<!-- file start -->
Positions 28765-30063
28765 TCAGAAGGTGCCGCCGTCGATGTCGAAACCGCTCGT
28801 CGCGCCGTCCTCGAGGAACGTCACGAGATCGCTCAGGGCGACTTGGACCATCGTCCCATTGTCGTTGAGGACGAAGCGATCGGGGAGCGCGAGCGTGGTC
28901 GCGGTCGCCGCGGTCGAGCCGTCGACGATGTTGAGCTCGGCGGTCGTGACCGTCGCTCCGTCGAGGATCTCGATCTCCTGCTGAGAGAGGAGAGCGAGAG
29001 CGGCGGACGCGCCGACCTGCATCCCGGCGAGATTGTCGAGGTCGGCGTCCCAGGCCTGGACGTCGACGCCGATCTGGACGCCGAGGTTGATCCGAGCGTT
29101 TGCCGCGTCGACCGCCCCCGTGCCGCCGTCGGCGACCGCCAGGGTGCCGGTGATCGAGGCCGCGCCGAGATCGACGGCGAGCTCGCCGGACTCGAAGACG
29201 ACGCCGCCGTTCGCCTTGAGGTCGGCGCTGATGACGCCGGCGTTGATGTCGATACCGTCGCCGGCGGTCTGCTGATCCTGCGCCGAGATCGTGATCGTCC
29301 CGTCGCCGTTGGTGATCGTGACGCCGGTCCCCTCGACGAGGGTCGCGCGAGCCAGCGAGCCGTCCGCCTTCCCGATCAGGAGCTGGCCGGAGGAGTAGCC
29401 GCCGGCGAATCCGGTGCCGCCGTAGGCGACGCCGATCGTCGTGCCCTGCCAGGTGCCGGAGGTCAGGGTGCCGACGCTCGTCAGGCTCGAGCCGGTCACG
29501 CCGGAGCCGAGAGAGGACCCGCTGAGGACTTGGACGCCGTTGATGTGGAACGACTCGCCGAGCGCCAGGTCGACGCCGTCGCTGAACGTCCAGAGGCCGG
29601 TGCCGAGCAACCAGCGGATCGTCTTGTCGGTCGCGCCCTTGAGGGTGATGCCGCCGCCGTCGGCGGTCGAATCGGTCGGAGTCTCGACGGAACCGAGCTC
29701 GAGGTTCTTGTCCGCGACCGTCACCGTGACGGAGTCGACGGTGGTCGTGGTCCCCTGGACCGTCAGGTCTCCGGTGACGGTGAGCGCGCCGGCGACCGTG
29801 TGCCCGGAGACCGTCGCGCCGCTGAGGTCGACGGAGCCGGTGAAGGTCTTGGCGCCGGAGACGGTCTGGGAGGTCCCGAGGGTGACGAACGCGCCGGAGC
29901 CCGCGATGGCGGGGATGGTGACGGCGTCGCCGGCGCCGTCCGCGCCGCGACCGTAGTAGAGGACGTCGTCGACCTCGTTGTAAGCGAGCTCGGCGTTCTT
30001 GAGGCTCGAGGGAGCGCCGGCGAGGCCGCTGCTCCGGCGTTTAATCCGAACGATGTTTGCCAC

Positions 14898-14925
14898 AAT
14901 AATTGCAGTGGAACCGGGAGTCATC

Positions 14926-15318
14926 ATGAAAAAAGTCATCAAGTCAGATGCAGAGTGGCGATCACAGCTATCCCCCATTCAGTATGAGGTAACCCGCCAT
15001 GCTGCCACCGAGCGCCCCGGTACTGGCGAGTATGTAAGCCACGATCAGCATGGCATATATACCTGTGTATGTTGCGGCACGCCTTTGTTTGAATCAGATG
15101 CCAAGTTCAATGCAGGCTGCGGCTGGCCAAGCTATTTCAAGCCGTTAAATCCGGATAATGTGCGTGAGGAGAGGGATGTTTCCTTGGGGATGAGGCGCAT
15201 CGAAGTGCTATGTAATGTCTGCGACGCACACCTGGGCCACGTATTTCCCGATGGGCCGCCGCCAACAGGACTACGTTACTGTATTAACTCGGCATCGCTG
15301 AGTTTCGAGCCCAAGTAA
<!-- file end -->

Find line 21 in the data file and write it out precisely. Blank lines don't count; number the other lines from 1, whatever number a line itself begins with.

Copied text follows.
15001 GCTGCCACCGAGCGCCCCGGTACTGGCGAGTATGTAAGCCACGATCAGCATGGCATATATACCTGTGTATGTTGCGGCACGCCTTTGTTTGAATCAGATG